I gave a nervous chuckle which turned in a full scale laugh. Dude looked in horror and began laughing too. He may have muttered ‘Gnarly’. 2 tins of Angkor were rapidly drained and a fresh pair cracked.
Lesser folk may have crumbled after such a gruesome encounter, but luckily I am a sick little bastard with a fascination for the more unusual aspects of life. American dude, although visibly shocked kept on laughing, swigging beer and spluttering ‘Fucking dog…. fucking stick…..baby….fuck’. We watched on with trepidation as Uncles Untac and Throaty set to work butchering the ex-hound.
First they built a small fire of leaves and twigs, scorching as much of the mangy fur as possible. Then with water and a scrubbing brush Unky Untac went to work washing away any remaining hairs. The bald (yet still recognizable) mutt was given another scorching. Then photos of a very proud uncle were posed for – the charred creature still undoubtedly doggish in appearance.
The carcass was hacked up by Throaty and Untac, and began to resemble something more meatyish. The BBQ was lit and the fun began. We drank, we smoked, we laughed. And when the feast was prepared we ate. Everything seemed to be consumed, with Uncle Throaty rasping heatedly about his favourite part, which was purple and had tubes coming out. He seemed to enjoy it, really enjoy it.
The taste wasn’t so great and it by far not the best dog I’d eaten (I’m actually quite partial to a bit from the local restaurant). Dude was (as were we all) by now completely sloshed on beer and palm wine and happily chewing with gusto on something which may have been a canine scrotal gland.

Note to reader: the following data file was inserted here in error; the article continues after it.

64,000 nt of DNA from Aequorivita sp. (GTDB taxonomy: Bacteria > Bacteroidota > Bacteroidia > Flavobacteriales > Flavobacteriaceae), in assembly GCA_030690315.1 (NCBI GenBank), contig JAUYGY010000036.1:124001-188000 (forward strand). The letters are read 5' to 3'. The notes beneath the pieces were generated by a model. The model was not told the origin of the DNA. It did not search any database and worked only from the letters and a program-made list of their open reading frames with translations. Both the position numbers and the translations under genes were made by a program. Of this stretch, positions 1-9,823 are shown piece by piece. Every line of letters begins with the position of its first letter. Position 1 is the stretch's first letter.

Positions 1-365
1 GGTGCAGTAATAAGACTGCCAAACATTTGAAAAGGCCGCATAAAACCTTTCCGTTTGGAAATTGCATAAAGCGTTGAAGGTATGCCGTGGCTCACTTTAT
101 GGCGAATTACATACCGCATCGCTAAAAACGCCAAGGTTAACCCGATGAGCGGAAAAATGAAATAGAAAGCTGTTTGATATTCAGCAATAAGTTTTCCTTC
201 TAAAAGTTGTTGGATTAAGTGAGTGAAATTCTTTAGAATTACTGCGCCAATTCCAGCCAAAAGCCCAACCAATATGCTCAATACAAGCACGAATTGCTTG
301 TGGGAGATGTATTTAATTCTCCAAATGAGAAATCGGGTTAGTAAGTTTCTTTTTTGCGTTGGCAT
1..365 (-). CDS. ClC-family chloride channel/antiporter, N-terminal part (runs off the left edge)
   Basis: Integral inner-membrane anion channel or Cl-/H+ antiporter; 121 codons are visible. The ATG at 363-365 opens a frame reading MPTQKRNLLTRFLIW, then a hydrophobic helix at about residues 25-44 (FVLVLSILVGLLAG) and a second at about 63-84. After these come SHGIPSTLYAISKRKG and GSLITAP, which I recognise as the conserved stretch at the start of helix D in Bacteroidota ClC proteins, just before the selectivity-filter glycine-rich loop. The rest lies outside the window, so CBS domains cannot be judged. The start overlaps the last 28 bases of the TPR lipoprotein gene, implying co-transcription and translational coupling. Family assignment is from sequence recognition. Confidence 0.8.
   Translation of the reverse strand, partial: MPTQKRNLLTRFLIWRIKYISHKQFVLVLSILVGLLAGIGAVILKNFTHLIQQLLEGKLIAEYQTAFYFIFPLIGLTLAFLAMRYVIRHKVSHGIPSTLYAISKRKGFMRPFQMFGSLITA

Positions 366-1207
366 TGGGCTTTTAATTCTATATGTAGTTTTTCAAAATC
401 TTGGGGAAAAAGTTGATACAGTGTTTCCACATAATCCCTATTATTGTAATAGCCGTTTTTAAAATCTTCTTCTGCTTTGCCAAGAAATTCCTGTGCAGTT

I was brought up with manners and taught to exercise a certain etiquette when being shown hospitality. This has always been important rule throughout my life; one must be a good guest as well as a good host.
In no way am I critisising the family, either for their poverty or choice of lunch (even if there were at least a dozen chickens running about). Protein is, after all, protein and every man has to get it.
Fido didn’t die in vain, even a few kittens got to munch on some of his bones (the irony did not pass unoticed). More beer was bought (by me) and we drank into the afternoon.
As a little consolation to the hapless mutt, a drunken me and a drunken uncle Untac had a spot of arm wrestling after lunch, and then a bit of boxing. He let his guard down and I accidently gave him a punch to the nose -, too hard to be playful, not hard enough to be serious. Somewhere, up there in doggy nirvana, a tail wagged in approval.
After a bizarre day of Buddism, boozing, butchery and boxing, and with a blood alcohol level high enough to get me banned from driving for eternity in any sensible country, we wobbled back to the town.
‘Dude’- my young compatriot – remarked, ‘that was frickin’ awesome!’